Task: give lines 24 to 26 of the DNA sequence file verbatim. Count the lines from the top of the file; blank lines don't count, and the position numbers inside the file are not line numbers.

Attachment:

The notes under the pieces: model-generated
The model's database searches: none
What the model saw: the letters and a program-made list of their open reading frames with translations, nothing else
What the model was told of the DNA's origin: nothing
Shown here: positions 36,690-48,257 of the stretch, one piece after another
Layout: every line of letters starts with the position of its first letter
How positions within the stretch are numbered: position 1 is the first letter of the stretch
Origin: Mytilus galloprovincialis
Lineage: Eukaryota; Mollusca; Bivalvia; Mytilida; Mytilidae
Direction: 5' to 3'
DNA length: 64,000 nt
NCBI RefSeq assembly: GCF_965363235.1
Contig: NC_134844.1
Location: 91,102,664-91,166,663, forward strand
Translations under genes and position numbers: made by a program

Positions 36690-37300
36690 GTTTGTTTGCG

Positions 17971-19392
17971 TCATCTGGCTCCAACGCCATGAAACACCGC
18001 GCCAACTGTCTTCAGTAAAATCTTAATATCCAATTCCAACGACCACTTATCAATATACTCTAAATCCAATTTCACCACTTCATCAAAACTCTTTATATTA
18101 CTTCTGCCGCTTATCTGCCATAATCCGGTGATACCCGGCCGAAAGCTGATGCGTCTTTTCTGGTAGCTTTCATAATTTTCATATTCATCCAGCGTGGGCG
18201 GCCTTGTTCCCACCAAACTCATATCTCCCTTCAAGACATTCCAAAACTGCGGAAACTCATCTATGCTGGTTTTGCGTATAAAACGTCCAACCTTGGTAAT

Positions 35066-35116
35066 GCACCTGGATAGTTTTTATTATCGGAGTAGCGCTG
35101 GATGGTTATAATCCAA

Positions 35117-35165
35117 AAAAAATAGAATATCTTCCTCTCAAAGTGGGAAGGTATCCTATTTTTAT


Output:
35066 GCACCTGGATAGTTTTTATTATCGGAGTAGCGCTG
35101 GATGGTTATAATCCAA

Positions 35117-35165